I'm reasonably confident that this is RAI (rules as intended) for some degree of 3.0, 3.5, and Pathfinder. I'm also fairly confident that it's pretty well balanced and not terribly abusive for players and NPCs to use.
One last bit is to decide whether magical darkness effects blocks line of sight from one side to another, such as two creatures standing outside a magical darkness effect, one on each side. I would say yes. I'd imagine that creatures trying to look through a magical darkness effect treat everything on the far side as being at the light level in the magical darkness effect, or the light level on the far side, whichever is worse.
Your solution does nothing to solve for blade boots, armor spikes, and other manufactured weapons which are not hand-held. You can do almost the same abuse with those without unarmed strikes at all. I mentioned all of this in my first post. Do you disagree? Do you think that unarmed strikes are more abusive than armor spikes and blade boots, even though you get almost the same attacks both ways? Why and how?
1 person marked this as FAQ candidate.
I know there's been a lot of discussion on how unarmed strikes and natural weapons interact in a full round attack.
I had an epiphany last night of the house rules I'm going to be using, and I thought to post it here in the hopes that the Pathfinder devs will notice it, and hopefully incorporate it. I believe this is both balanced, and matches the intent - as much as there was a consolidated intent anyway.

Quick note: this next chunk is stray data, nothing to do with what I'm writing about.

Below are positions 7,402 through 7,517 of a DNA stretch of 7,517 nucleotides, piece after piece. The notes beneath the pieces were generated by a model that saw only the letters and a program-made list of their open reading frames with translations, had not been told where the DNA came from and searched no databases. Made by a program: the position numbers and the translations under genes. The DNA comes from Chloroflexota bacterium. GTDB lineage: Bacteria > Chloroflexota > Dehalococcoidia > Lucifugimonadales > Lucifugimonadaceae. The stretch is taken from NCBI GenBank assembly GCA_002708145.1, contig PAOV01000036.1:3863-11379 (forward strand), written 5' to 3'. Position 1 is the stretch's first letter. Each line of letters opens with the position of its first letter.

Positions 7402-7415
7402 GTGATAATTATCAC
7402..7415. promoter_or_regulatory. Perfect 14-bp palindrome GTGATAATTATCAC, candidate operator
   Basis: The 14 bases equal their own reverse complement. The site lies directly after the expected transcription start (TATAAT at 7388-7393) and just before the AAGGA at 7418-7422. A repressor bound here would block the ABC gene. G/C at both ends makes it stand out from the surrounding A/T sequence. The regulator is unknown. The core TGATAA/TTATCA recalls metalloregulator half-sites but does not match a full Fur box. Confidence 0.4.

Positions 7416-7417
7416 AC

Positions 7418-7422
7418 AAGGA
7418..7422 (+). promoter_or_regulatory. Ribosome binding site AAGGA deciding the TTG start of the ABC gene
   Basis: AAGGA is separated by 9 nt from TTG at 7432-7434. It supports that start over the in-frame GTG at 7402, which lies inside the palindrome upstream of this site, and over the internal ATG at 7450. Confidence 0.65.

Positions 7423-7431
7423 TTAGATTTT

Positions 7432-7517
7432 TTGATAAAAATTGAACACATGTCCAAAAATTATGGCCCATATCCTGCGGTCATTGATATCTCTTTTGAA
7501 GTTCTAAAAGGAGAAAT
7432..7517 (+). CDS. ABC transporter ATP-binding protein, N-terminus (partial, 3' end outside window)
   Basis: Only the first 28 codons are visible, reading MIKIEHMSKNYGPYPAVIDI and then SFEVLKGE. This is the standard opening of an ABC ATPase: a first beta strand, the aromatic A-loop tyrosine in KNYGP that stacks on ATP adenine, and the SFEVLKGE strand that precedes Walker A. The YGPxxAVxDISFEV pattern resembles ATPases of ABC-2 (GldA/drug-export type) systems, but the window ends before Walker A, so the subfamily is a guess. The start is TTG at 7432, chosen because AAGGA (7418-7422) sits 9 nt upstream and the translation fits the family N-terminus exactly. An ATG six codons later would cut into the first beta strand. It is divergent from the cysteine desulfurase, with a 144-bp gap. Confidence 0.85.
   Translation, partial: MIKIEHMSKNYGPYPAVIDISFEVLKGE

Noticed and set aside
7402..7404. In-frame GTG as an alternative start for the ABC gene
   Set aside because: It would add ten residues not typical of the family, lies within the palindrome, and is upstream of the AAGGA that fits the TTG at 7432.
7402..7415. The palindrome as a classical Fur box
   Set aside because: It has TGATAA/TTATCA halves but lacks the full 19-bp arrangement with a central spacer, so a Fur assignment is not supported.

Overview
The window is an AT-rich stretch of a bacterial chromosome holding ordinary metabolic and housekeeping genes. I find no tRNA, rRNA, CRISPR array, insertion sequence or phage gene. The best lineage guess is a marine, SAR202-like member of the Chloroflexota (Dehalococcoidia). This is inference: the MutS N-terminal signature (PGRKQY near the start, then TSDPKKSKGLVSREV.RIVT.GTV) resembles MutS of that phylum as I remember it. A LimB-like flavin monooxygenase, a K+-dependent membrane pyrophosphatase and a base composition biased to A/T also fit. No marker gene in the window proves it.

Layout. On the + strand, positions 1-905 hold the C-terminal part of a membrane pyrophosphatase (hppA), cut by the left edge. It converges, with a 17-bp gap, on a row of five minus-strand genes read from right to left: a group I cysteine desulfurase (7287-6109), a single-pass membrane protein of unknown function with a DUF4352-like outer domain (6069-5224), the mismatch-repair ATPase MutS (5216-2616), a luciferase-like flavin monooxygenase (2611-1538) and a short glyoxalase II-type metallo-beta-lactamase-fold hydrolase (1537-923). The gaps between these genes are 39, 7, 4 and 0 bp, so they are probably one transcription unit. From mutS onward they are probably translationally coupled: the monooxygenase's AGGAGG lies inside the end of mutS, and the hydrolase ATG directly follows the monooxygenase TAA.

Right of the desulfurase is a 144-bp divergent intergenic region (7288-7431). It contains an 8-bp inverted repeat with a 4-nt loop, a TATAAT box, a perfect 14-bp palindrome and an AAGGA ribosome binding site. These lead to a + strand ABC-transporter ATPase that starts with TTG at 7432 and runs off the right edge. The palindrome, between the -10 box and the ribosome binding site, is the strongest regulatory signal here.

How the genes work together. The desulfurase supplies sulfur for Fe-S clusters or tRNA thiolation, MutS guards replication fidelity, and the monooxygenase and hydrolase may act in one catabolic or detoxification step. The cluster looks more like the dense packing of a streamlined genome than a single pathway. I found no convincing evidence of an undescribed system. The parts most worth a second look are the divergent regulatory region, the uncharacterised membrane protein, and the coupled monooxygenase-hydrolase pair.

For a primer, a reader should read some of this thread, and specifically some of the posts by Pathfinder developer Sean K Reynolds, AFAIK starting here:
I think Sean is on the right path, but I think he's a little off.
Let's talk about the problem first. Let's take a canonical example, a human with 2 claws and 1 bite.
You can get 2 claws and a bite with PF-core barbarian rage powers.
You can get 2 claws You can get that with half-orc, ranger, and a feat.
IMHO, the most important canonical example is a simple human werewolf.
First, I think we need to agree that all of these examples, especially the human werewolf, should be able to make a full round attack and do claw claw bite, all as primary natural attacks. Whatever rule that happens, we should not through out this sacred cow.
Obviously, you cannot make an attack with a manufactured weapon in the same full round attack that you use the same arm to make a claw attack. I believe this is RAW (rules as written).
Next, let's consider some of the abuse we can do with these guys. The most straightforward way is to take improved unarmed strike, and try to claim that one could do the following in a full round attack. Assume 6 BAB (base attack bonus).
** unarmed +6, unarmed +1 (iterative), claw +1 (secondary), claw +1 (secondary), bite +1 (secondary),
It can get worse with two-weapon fighting. Throw on the two-weapon fighting feat (TWF), improved two-weapon fighting feat (ITWF), and the multiattack feat to get:
** unarmed +4, unarmed -1 (iterative), unarmed +4 (off-hand TWF), unarmed -1 (off-hand ITWF), claw +2 (secondary), claw +2 (secondary), bite +2 (secondary),
(One separate open question for me is whether two-weapon fighting penalties were meant to apply to secondary natural attacks. Separate question for a separate time.)
As far as I can tell, this is completely Pathfinder RAW. This is also what we want to stop.